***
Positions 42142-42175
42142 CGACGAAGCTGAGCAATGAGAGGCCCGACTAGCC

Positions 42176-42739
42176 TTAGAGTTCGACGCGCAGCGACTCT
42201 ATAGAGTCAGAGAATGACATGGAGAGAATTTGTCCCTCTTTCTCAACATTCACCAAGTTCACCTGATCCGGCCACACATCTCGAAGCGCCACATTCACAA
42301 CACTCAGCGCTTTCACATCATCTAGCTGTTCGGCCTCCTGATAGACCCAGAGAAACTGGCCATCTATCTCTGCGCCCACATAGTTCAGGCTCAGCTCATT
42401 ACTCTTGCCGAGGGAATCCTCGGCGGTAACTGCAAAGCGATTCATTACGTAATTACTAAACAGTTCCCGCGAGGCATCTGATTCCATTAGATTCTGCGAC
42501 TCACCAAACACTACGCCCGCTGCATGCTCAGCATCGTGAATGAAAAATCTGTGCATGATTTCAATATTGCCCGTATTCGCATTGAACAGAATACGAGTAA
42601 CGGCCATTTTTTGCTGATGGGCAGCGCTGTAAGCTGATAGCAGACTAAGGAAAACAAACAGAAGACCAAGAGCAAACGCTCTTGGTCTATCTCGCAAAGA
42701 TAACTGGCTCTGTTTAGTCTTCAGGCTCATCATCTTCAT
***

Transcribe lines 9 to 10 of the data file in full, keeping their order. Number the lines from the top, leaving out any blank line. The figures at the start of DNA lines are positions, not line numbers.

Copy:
42601 CGGCCATTTTTTGCTGATGGGCAGCGCTGTAAGCTGATAGCAGACTAAGGAAAACAAACAGAAGACCAAGAGCAAACGCTCTTGGTCTATCTCGCAAAGA
42701 TAACTGGCTCTGTTTAGTCTTCAGGCTCATCATCTTCAT